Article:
WorldNetDaily is still schizophrenic about the libel lawsuit filed against it by Tennessee businessman Clark Jones.
A Dec. 8 article by Bob Unruh details its main claim that WND should not be held liable for the articles:
That appellate order then was followed by the appellate court statement that the reporters "were freelance reporters engaged by the Defendant WorldNetDaily.com, Inc. [WND] to write a series of articles about the Plaintiff's alleged activities which were published, with extensive notoriety, by WND, and were prima facie defamatory."
But there has been no trial, no jury, and no conclusions that the reporters actually had been "engaged," that the stories were "published," "with extensive notoriety" and were "prima facie defamatory." The appellate court opinion simply stated those disputed issues as fact, the court filing said.
"In spite of the statement of the court of appeals … the record on appeal presents evidence all of which is of one accord and indisputable in establishing that WND did not 'engage' appellants to write the articles that are the subject of the instant case. Instead, appellants did the investigation and wrote the articles, without WND even having knowledge that the articles were being written or the investigation being done, and, after the articles were finished, the appellants contacted WND and asked WND to post the articles on WND's website for dissemination," the statement said.
So WND is still claiming that it's innocent because it didn't commission the articles but merely reprinted them.
But then, Unruh writes:
WND's rights would be similar, "if not exactly the same," as a news publisher, it said.
"Literally, myriad cases could be cited from this Court, from courts of other states and from the federal forum, including the United States Supreme Court, to establish how very fundamental and very vital, to our existence as a Nation, extraordinary protection of the First Amendment rights of the press is," the filing said.
So, which is it? Is WND standing by the articles, or is it trying to disassociate itself from them? Logic would seem to dictate that it can't do both.
Unruh also adds:
WND argued that if the only news that is reportable is from an identified source, the First Amendment rights of every U.S. citizen will be damaged.
"The inability to claim that the information from the source whose identity remains confidential is truth, … dictates that the reporter and/or the third-party website provider must defend the defamation claims in the face of an irrefutable presumption that the reported and/or website-posted information is false," WND said.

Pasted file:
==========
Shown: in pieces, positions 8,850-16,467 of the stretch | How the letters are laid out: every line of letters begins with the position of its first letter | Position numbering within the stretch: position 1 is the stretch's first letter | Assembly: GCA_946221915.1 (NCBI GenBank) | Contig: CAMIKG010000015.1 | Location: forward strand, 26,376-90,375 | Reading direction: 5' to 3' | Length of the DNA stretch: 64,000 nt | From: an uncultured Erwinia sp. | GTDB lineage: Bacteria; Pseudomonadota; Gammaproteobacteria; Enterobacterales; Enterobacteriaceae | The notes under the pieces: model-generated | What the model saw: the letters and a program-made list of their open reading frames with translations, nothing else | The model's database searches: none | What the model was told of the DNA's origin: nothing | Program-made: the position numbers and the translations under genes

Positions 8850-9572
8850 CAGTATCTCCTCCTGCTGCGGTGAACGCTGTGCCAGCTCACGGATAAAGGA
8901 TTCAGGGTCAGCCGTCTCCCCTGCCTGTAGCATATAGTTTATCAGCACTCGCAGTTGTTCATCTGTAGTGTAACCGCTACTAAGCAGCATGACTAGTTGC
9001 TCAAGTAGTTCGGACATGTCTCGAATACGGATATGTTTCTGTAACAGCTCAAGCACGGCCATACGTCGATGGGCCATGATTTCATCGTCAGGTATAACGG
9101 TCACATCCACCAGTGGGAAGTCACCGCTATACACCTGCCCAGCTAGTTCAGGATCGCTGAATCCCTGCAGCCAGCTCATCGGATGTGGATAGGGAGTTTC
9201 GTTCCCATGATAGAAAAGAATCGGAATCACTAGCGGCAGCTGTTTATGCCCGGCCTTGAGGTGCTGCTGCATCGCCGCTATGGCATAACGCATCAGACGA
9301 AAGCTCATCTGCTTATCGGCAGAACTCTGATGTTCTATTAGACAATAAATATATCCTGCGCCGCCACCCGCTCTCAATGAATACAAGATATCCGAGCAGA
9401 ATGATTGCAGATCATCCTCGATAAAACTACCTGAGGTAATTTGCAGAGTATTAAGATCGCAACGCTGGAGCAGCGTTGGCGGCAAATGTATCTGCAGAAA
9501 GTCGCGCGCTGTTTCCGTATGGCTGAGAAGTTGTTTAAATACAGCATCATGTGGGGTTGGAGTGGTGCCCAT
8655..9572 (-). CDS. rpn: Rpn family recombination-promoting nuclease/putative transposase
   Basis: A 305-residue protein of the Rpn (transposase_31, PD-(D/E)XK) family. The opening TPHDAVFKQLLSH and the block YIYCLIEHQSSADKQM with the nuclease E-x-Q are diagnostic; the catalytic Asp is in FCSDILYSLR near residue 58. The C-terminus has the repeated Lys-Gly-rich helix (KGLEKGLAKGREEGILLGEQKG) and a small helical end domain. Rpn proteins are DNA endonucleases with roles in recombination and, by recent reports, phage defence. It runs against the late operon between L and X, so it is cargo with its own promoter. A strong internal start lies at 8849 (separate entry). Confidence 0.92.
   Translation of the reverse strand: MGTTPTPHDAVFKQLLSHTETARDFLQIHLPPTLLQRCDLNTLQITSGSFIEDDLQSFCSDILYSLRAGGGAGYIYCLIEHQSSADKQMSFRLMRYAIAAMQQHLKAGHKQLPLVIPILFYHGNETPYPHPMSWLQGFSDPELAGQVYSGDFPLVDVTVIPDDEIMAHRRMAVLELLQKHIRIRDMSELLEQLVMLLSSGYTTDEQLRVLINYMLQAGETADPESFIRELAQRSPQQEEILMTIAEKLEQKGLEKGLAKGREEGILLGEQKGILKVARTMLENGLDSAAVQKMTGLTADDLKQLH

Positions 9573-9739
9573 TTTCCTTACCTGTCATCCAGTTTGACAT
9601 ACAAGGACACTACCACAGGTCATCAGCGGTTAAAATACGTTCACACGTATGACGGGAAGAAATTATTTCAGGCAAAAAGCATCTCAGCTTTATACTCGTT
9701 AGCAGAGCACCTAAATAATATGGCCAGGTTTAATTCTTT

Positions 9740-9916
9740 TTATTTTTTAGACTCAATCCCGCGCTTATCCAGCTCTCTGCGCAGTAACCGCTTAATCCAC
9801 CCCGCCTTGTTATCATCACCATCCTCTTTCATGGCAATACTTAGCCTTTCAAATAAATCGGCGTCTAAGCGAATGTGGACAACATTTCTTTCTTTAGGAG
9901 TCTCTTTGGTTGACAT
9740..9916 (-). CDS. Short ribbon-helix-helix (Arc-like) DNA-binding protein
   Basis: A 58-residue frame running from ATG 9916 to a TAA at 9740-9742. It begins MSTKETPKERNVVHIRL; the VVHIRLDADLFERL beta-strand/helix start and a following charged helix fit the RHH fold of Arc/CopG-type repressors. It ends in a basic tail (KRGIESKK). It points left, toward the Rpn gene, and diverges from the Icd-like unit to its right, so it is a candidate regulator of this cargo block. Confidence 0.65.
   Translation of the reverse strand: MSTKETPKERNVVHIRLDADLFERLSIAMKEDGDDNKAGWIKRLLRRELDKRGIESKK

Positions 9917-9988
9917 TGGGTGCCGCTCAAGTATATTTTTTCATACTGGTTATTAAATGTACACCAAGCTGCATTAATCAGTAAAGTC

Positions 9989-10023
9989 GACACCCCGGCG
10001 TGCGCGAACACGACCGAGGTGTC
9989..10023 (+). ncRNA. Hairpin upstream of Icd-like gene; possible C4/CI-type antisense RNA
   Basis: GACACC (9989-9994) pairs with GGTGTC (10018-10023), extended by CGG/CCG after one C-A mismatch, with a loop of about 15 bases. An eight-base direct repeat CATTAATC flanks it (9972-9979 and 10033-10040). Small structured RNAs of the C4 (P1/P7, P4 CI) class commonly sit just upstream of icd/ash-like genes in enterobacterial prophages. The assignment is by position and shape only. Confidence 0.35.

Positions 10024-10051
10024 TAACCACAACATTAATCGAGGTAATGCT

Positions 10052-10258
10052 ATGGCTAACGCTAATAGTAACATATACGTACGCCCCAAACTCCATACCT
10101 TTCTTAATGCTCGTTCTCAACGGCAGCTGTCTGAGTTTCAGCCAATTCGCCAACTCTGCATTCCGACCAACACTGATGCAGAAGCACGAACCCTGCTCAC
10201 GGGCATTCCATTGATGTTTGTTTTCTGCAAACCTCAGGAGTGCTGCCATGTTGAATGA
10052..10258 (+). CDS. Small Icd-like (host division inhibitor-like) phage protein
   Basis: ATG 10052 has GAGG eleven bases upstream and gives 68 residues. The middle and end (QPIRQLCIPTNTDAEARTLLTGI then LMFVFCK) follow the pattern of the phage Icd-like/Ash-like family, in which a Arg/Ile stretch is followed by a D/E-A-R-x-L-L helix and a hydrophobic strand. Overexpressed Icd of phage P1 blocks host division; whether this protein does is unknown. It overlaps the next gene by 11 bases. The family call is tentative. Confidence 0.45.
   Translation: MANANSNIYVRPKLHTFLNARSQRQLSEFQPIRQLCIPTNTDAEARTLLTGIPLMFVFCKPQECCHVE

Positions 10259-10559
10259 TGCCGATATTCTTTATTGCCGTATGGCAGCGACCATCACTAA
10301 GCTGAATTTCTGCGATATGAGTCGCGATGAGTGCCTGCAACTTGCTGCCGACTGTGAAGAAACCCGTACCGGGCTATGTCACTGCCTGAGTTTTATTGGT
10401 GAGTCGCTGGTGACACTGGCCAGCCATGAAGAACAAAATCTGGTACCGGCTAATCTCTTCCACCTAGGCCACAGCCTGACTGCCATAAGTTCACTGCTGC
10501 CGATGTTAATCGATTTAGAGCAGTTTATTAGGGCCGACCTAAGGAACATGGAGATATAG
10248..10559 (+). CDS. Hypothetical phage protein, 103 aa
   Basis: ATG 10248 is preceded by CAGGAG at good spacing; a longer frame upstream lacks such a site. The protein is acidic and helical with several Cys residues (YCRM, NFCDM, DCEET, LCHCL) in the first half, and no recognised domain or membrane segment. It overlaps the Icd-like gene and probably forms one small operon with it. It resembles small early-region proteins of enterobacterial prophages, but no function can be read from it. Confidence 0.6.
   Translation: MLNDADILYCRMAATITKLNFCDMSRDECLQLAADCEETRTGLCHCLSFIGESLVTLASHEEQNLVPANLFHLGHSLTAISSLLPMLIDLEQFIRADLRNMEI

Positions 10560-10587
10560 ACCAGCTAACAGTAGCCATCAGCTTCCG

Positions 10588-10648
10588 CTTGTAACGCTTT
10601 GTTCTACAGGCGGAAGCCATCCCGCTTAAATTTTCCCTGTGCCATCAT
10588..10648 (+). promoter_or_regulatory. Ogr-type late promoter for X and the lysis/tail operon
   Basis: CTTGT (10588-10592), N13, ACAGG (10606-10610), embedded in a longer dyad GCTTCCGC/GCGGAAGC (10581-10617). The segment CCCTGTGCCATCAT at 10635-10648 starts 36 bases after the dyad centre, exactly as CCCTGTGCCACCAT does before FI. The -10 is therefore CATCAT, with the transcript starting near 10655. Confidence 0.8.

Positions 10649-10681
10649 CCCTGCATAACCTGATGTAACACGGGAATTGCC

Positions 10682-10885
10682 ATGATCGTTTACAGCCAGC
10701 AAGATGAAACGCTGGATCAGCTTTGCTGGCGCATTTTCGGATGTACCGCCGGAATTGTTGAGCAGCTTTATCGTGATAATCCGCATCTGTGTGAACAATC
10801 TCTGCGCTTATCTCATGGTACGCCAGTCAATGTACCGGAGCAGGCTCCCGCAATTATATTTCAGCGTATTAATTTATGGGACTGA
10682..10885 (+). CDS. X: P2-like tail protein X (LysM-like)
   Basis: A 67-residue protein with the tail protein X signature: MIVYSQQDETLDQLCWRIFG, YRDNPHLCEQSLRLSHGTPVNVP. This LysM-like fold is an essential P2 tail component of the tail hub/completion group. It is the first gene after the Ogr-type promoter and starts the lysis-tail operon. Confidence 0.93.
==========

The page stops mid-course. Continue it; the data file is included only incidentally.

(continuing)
If the court orders controlling in the WND case now had been in place during Watergate, not even the Washington Post could have assumed the risk of publishing anything from Deep Throat, the petition said.
Quick, somebody alert Robin Boyd!
(UPDATE: We forgot to note that this contradicts Farah's previous view of anonymous sources: "usually quotes made up out of whole cloth to help make the story read better.")
But back to schizophrenia: A Dec. 9 article by Unruh notes that "alarmingly, the number of Internet-based journalists in prison for their work has doubled in just three years." Unruh then goes on to quote Joseph Farah:
"It's not WorldNetDaily on trial in Tennessee, it's the First Amendment," said Farah. "Where in heaven's name have the American Civil Liberties Union and the big media been for the last six years as our little company carries the full load of responsibility for defending something as basic to our country's founding principles as freedom of the press?"
Farah continued: "Not only is this a huge defamation case in terms of possible judgments, it is also huge because it involves critical reporting about the 2000 presidential election. Politically protected speech and reporting doesn't get much more basic than that."
Wait -- we thought WND was insisting that it was responsible for the content of those articles. We're confused. Pick one of the other, guys.
A side note: Both articles appeal for donations to WND's legal defense fund, claiming, "WorldNetDaily’s only recourse in this lawsuit is to fight every step of the way in its pursuit of truth." But Unruh lets a little truth slip through in the Dec. 8 article, explaining a bit why after so many years, WND is suddenly obsessed by it:
The order at issue concluded that an appeal by [reporters Tony] Hays and [Charles C.] Thompson should be dismissed, "together with the appeals of WND and (defendant Rebecca) Hagelin" [then WND's communications director] with costs assessed to those parties.
The problem there is that WND and Hagelin didn't file an appeal, the new court filing said.
Oops! Unruh offers no explanation as to why no appeal was filed or if one should have been, which seems to belie its claim to "fight every step of the way." As we've noted, WND went 3 1/2 years -- from December 2002 to July 2006 -- without publishing a news article about it. Could that lack of response to the lawsuit be the reason that WND has ignored our challenge to publish all legal documents from it on the Web?
And, by the way, despite the loving detail Unruh gives WND's side of the story, in neither of these articles does he talk to Jones or his representatives to give them a fair representation; his description of the other side is limited to quotes from the lawsuit and rulings.